The US Air Force (USAF) is to shortly begin work on a study to asses its command-and-control (C2) capability requirements out to 2030 and beyond, an official said on 16 November.
Speaking under the Chatham House rule, the official said that the study would be similar in scope to the service's air superiority study that was concluded earlier this year.
"We looked out to 2030 and beyond for our future air superiority needs, and came up with a lot of good ideas and thoughts. Command-and-control will be the next study in which we will look at what are the next capabilities that we need to expand upon. We will be looking to glean as much information [as the USAF's future C2 requirements] as is humanly possible," he said.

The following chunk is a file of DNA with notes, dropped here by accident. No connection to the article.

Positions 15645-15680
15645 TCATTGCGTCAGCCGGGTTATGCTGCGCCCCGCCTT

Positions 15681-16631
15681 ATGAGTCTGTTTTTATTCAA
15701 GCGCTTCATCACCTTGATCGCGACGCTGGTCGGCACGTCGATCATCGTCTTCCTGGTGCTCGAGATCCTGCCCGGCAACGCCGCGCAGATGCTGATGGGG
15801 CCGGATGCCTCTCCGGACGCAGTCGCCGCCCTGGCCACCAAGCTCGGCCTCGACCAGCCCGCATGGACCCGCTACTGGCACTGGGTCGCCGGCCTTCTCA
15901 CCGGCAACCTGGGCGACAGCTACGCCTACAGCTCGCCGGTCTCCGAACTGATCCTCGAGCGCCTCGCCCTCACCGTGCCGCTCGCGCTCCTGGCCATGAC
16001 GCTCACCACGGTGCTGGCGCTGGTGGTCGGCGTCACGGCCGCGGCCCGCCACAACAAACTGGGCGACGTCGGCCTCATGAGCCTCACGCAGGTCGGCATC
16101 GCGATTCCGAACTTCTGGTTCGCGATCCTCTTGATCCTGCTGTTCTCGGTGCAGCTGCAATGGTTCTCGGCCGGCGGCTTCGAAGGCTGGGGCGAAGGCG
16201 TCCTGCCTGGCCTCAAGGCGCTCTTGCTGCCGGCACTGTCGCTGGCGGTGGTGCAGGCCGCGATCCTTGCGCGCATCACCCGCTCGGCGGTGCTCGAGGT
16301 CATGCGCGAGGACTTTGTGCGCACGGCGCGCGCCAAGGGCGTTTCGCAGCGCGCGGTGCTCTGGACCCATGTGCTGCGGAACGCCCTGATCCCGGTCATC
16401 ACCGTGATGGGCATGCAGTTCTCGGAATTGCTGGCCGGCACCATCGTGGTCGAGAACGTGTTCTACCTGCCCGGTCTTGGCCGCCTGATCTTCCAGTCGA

According to the official, C2 is becoming increasingly important given the need to reduce and even eliminate collateral damage in the age of social media. "Near-precision is a thing of the past," he said, adding, "[Eliminating] collateral damage is extremely important, and it is something that we need to do even in a denied [defended] environment."
The USAF fields a number of aircraft types that are traditionally associated with C2, including the Boeing E-3 Airborne Warning And Control System (AWACS) and E-4B, but as the official noted, the service's latest-generation combat platforms will greatly add to the C2 mix in the coming years.
"The F-22, F-35, and B-21 are going to be hoovers of information, and will bring information dominance," he said.
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